Prime Minister Justin Trudeau says the coronavirus border shutdown between Canada and the United States is being extended again, this time until July 21.
The 30-day extension comes as U.S. case numbers climb above two million and several states report surges in new cases amid a patchwork response between the federal and state governments there.
“I can now confirm that Canada and the U.S. have agreed to extend current border measures by 30 days until July 21,” Trudeau said during his daily briefing on the pandemic response.
“This is a measure that will protect people on both sides of the border as we continue to fight COVID-19.”
The federal government shut down the border with the U.S. in March as the coronavirus pandemic spread around the world and both countries struggled to get the contagion under control.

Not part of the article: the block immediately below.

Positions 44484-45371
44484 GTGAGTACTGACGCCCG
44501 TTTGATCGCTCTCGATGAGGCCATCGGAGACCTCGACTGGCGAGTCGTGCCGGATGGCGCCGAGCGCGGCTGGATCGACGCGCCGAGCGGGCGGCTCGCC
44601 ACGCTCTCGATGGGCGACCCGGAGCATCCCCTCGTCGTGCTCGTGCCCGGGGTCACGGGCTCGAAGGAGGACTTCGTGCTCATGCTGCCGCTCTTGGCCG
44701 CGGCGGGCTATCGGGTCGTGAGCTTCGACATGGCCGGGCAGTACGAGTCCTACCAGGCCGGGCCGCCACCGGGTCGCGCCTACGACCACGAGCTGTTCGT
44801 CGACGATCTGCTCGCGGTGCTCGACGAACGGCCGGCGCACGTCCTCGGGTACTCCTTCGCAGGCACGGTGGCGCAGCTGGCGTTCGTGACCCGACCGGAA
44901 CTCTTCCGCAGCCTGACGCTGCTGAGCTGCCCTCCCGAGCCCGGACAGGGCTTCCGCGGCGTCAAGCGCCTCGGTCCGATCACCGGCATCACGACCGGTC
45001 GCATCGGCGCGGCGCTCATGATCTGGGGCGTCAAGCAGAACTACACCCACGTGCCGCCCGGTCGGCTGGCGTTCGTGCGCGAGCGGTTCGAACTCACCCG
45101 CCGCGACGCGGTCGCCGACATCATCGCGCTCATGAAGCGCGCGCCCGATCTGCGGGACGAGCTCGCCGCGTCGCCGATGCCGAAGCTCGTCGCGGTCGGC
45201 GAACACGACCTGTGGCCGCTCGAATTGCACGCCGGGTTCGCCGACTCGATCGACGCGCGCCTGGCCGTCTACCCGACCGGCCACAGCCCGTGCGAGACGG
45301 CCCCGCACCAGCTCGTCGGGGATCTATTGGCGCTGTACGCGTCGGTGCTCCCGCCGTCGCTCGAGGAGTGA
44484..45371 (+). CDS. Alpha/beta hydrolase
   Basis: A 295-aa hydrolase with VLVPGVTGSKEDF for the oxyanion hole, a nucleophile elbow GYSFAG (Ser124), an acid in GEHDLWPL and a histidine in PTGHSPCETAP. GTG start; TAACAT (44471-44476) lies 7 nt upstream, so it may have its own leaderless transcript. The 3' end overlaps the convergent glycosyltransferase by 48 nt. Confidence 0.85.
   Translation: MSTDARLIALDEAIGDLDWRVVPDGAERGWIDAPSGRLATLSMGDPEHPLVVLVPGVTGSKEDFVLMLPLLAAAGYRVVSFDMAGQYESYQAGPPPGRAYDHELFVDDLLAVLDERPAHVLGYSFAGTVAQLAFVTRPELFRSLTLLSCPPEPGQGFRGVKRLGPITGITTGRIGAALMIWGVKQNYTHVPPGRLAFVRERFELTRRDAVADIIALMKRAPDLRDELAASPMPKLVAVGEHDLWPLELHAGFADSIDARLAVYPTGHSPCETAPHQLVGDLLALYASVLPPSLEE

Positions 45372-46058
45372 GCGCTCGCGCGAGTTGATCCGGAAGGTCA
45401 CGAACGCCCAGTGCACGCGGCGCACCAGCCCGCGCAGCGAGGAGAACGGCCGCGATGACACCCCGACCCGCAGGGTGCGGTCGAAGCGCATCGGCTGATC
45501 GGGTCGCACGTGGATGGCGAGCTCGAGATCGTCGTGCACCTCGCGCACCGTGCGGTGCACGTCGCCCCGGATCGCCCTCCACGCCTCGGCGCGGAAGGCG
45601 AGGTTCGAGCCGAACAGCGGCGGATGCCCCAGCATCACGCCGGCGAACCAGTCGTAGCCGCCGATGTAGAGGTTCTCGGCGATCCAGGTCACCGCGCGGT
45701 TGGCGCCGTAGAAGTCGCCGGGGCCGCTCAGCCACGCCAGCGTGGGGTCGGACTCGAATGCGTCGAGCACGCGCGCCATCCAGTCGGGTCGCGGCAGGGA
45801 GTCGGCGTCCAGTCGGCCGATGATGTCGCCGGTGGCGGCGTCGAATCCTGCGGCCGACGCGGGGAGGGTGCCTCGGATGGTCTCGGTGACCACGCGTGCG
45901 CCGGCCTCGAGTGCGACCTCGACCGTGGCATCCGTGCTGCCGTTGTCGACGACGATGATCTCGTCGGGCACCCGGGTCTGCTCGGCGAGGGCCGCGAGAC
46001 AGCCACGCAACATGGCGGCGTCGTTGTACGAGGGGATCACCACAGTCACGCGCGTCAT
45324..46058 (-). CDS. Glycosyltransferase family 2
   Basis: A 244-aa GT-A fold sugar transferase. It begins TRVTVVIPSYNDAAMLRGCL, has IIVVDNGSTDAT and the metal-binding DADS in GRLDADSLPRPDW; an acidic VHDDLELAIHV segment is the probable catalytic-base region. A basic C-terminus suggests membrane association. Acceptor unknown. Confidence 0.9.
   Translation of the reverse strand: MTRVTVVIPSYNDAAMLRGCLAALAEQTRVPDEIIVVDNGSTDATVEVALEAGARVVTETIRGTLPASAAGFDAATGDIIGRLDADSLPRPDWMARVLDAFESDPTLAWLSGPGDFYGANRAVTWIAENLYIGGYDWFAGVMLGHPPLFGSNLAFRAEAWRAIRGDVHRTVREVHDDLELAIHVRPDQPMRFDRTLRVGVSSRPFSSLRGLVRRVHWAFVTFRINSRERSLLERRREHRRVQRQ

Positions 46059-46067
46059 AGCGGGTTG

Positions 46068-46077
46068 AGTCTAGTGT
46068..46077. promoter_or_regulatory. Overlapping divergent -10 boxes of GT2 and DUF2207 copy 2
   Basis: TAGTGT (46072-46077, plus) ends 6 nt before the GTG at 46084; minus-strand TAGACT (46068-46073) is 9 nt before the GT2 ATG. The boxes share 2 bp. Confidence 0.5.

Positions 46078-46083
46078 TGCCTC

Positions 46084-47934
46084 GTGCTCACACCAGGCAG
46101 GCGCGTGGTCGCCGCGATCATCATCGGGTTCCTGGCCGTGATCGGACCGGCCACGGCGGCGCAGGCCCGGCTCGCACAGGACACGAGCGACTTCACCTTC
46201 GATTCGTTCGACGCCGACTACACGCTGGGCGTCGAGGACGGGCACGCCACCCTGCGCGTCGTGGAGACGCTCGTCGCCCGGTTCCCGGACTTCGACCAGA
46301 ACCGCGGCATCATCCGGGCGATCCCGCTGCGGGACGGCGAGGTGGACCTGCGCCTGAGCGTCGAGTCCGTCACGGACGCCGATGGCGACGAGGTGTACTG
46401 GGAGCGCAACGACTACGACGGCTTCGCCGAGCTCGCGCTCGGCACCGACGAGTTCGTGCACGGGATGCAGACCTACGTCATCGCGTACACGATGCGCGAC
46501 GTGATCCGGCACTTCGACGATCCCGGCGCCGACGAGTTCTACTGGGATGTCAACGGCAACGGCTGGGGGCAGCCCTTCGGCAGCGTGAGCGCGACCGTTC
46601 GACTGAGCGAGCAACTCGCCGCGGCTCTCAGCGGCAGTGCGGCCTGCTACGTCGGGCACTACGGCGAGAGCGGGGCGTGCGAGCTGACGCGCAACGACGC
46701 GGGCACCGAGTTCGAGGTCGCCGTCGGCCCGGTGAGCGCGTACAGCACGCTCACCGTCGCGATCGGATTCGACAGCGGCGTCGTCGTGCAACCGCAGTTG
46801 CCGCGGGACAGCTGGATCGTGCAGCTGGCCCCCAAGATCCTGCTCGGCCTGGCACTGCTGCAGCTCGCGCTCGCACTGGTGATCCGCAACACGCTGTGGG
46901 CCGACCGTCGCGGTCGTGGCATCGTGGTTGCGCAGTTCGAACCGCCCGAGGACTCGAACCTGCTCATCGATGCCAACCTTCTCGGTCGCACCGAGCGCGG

The rules allow for essential business to continue, such as the crossing of transport trucks carrying food and essential goods, but bars non-essential crossings.
That’s led to family separations and strain as individuals on both sides of the closely-integrated border adapt to a life with it dividing between them, though some have found ways to circumvent that rule by flying rather than travelling across the land border.
Trudeau had signalled in recent weeks that the border shutdown with the U.S. would likely continue, citing serious concerns raised in his weekly discussions with the premiers about the risks posed from travellers from the U.S. as Canada fights to flatten its own curve.